Resembling the house sparrow but an entirely different species, the dunnock (Prunella modularis) is a small bird which is somewhat dull in appearance. However, the young have olive-brown eyes which later become a stunning red colour. Also known as hedge sparrows, these birds have brown and grey plumage. They can be seen foraging on the ground with their tails twitching nervously and generally inhabit hedges, scrub and brambles. They are usually to be found in deciduous woodland, field margins, parks and gardens, close to areas of cover. Dunnocks can be up to 14cm in length with wingspans of up to 21cm.
What is the dunnock’s distribution and population?
The dunnock is a common bird. However, numbers have fallen by almost a third since the 1970s. The loss and damage of woodland and hedgerows is thought to have contributed to this worrying decline. The dunnock population has been growing since the 1990s, but these birds remain on the amber list of medium conservation concern. There are approximately 2, 300, 000 breeding pairs in the UK at present.
What do Dunnocks eat?
Insects and invertebrates constitute the dunnock’s principle food, but these birds will also take seeds in the winter months. Dunnocks rarely visit bird feeders, but they will forage for food scattered on the ground or provided on bird tables. Provide small seeds and mealworms if you would like to see dunnocks in your garden.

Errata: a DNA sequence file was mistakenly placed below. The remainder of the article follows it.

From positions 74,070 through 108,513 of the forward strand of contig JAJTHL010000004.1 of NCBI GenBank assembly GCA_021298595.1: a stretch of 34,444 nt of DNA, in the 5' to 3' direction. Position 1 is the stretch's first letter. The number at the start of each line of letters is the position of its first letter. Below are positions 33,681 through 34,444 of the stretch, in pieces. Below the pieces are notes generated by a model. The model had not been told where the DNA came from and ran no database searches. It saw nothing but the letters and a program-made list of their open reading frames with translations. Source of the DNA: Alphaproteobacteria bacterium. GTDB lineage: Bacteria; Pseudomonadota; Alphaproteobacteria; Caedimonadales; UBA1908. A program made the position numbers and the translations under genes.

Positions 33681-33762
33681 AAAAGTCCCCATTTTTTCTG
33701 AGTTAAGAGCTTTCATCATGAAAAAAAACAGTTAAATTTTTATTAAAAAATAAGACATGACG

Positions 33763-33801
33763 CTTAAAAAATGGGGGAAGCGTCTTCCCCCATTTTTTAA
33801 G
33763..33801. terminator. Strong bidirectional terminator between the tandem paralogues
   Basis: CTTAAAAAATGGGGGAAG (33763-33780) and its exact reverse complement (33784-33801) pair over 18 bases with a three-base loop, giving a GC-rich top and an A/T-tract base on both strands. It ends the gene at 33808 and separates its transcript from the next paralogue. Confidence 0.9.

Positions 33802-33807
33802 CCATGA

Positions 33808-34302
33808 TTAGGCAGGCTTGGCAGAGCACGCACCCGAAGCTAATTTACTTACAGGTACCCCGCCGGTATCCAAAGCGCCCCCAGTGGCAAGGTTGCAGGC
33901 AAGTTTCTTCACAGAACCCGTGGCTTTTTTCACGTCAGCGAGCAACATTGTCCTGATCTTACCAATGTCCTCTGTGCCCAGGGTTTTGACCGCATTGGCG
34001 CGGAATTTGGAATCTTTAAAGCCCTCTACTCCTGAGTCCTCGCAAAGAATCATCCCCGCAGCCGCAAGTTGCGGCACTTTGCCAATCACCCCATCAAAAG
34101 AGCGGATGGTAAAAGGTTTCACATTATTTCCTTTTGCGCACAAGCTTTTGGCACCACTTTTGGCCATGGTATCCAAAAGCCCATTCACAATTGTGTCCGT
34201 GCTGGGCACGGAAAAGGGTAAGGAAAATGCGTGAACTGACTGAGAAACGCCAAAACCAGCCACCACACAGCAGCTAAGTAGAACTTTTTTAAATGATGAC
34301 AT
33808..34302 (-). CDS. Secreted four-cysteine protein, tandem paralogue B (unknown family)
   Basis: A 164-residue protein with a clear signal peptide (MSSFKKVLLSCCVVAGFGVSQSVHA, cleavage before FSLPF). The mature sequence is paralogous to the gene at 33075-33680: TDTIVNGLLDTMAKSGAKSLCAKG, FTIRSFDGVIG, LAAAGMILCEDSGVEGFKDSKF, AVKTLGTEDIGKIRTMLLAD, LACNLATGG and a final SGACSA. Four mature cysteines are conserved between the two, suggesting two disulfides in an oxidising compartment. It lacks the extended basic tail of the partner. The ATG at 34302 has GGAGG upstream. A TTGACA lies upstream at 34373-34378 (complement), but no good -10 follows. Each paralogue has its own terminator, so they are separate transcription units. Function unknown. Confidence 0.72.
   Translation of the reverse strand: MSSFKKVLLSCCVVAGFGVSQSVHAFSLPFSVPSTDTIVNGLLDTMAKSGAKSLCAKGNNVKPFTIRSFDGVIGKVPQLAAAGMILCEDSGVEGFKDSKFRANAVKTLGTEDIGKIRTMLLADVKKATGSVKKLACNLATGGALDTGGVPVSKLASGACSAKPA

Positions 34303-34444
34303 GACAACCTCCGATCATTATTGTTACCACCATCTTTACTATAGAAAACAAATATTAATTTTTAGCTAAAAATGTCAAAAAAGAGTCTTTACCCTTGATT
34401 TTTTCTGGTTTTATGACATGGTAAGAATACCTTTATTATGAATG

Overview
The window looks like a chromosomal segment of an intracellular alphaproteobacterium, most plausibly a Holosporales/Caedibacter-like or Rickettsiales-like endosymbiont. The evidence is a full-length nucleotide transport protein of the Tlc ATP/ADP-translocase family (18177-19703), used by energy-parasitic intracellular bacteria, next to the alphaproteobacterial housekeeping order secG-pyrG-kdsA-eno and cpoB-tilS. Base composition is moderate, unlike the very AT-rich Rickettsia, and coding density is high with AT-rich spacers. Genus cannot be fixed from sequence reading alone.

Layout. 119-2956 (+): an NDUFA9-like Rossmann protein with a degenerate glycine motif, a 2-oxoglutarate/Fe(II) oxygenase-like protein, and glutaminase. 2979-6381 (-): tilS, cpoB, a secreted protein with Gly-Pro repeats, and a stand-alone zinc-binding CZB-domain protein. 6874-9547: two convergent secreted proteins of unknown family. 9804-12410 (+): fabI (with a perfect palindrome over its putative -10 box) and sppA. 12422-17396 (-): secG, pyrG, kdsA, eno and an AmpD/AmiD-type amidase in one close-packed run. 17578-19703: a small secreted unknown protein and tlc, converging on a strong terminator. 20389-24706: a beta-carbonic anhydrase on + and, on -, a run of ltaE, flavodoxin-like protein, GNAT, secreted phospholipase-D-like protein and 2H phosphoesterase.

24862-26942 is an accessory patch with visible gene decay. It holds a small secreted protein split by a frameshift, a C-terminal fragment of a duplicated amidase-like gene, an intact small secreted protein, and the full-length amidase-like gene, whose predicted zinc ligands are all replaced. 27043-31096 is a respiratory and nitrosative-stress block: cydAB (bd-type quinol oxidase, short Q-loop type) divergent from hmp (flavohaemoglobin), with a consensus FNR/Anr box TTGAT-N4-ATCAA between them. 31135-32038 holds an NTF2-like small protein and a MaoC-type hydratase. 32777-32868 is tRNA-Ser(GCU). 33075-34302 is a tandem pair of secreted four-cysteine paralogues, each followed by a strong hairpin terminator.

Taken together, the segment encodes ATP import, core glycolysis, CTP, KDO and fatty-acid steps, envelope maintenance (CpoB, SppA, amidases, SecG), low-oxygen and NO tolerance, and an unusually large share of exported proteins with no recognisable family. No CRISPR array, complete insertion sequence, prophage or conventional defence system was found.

Where do dunnocks nest?
Dunnocks’ breeding habits are fascinating. They have adapted their behaviour to utilise a number of breeding strategies. Both males and females want to ensure that their genes are passed on to the next generation. Where food is plentiful, territories need not be very big. Where food is scarce, territories need to be larger and that means more interaction with other dunnocks. In these cases, females can mate with more than one male. As the males don’t tend to appreciate their rivals, they attempt to remove the other male’s sperm before mating by pecking the females rear end to encourage her to reject it!
Breeding strategies include two males breeding with a single female, monogamy, a male pairing with two females and families with two males and two females. Whatever the breeding arrangements happen to be, the nests are built by the females from twigs and moss and are constructed in dense shrubs and hedges. They are then lined with moss and hair. Eggs are incubated for 12-13 days and the chicks fledge after 11-12 days.
Did you know?
Dunnock nests are often targeted by cuckoos which remove a dunnock egg and replace it with one of their own.
Male and female dunnocks are almost identical in appearance.